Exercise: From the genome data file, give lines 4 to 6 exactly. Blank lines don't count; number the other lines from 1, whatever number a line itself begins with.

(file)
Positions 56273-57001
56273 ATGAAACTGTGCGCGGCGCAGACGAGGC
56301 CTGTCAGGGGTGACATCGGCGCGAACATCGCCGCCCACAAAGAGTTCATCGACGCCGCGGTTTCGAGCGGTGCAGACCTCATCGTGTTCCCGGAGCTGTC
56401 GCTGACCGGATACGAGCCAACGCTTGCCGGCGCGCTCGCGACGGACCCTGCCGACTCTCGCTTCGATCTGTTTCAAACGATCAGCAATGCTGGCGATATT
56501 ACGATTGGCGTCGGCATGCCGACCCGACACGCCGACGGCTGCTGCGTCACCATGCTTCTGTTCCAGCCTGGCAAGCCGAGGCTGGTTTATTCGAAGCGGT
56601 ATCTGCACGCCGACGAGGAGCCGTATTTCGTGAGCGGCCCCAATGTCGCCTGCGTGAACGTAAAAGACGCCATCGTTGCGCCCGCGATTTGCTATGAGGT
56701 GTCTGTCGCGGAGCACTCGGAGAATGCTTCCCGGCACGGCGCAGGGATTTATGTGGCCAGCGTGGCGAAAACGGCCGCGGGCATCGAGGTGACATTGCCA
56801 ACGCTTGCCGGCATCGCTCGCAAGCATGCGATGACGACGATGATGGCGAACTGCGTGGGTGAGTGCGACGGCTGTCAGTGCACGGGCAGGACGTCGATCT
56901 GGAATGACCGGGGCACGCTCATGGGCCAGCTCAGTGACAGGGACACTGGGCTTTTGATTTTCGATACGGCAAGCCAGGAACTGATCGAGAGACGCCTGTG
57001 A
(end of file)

56401 GCTGACCGGATACGAGCCAACGCTTGCCGGCGCGCTCGCGACGGACCCTGCCGACTCTCGCTTCGATCTGTTTCAAACGATCAGCAATGCTGGCGATATT
56501 ACGATTGGCGTCGGCATGCCGACCCGACACGCCGACGGCTGCTGCGTCACCATGCTTCTGTTCCAGCCTGGCAAGCCGAGGCTGGTTTATTCGAAGCGGT
56601 ATCTGCACGCCGACGAGGAGCCGTATTTCGTGAGCGGCCCCAATGTCGCCTGCGTGAACGTAAAAGACGCCATCGTTGCGCCCGCGATTTGCTATGAGGT